This book argues that we have got it wrong in the West in our pursuit of what we consider to be ‘self’: an autonomous, self-driven, entrepreneurial entity, always on, always positive and always improving. This is a neoliberal self, stripped of the social. In what is a radical critique, this book argues that this view is deeply harmful and the source of much of our suffering. More, through what is called the ‘therapy culture’, life hacks and self-improvement programmes, we have learned to endlessly dig deeper into this view to try and ‘fix’ ourselves, resulting in increased suffering.
* brings together sets of ideas that have not been brought into dialogue before (critiques of neo-liberalism and Buddhist thought).
* unpacks often complex ideas to make them available for the general reader.
* The author is a long-standing practitioner of zen-buddhist, a social scientist and a trained psychotherapist who draws on direct and often personal insights, and scholarly expertise, from all three worlds.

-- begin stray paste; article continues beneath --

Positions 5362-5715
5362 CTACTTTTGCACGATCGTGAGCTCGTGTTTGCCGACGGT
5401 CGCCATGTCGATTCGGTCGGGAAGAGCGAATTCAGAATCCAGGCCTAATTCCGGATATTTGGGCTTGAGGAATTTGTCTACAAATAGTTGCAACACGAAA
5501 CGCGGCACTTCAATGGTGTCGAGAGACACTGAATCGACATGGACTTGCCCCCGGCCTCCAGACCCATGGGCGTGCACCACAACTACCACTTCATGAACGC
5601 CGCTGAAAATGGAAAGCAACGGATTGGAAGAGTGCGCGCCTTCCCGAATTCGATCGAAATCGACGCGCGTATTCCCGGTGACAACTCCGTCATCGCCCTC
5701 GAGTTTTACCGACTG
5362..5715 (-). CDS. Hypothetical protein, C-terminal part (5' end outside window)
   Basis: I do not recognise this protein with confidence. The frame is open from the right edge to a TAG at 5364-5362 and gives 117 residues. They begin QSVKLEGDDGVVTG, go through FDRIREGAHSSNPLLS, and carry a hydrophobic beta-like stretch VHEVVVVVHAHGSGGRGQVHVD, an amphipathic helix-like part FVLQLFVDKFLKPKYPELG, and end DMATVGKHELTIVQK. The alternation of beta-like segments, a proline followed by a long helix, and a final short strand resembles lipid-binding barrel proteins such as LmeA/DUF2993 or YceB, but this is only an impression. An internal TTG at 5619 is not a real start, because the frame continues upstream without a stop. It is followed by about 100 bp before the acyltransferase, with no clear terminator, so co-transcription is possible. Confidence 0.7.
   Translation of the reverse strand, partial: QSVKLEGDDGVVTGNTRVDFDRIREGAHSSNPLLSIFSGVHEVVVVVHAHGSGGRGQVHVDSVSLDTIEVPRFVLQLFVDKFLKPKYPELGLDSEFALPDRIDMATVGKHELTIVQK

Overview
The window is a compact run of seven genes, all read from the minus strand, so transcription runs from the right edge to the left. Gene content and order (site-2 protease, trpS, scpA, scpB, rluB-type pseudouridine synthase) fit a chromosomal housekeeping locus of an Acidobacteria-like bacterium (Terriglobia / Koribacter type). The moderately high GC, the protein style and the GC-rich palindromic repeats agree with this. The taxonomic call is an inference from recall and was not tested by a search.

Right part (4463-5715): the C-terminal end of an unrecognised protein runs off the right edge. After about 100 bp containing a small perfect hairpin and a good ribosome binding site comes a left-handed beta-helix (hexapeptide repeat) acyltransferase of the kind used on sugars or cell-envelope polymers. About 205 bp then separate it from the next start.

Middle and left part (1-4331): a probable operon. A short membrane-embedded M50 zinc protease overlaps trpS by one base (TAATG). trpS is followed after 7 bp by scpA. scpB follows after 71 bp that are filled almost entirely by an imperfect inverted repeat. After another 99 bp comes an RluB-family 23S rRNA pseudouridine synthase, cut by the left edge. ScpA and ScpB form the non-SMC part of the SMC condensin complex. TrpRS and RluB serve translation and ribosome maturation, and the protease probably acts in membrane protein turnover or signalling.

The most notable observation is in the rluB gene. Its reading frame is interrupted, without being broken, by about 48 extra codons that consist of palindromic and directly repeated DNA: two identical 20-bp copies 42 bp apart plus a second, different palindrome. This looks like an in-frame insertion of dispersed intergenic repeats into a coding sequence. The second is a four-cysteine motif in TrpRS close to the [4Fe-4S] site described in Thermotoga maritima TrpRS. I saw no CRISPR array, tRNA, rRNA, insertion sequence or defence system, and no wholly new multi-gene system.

The book suggests that we need a conceptual jail-break from this view and that Zen Buddhism, in its clear- sighted and penetrating critique and very different account of a self, holds out the possibility of both our liberation and of a kinder world. The book thus speaks directly to our current obsessions with well being, happiness and mental health but does so from a view that ‘self’ and ‘other’ are not separate and understanding this is key to human flourishing.
The author, a social scientist, trained psychotherapist and Zen practitioner, draws into this book many divergent sets of ideas to offer this critique, from the social sciences and psychology, from psychotherapy, the history of Buddhism and from Zen.
Written for the general reader, the book assumes no prior knowledge of either neoliberalism or of Buddhist thought. All it requires is a willingness to let go of some preconceived ideas and a curiosity about a different way of being.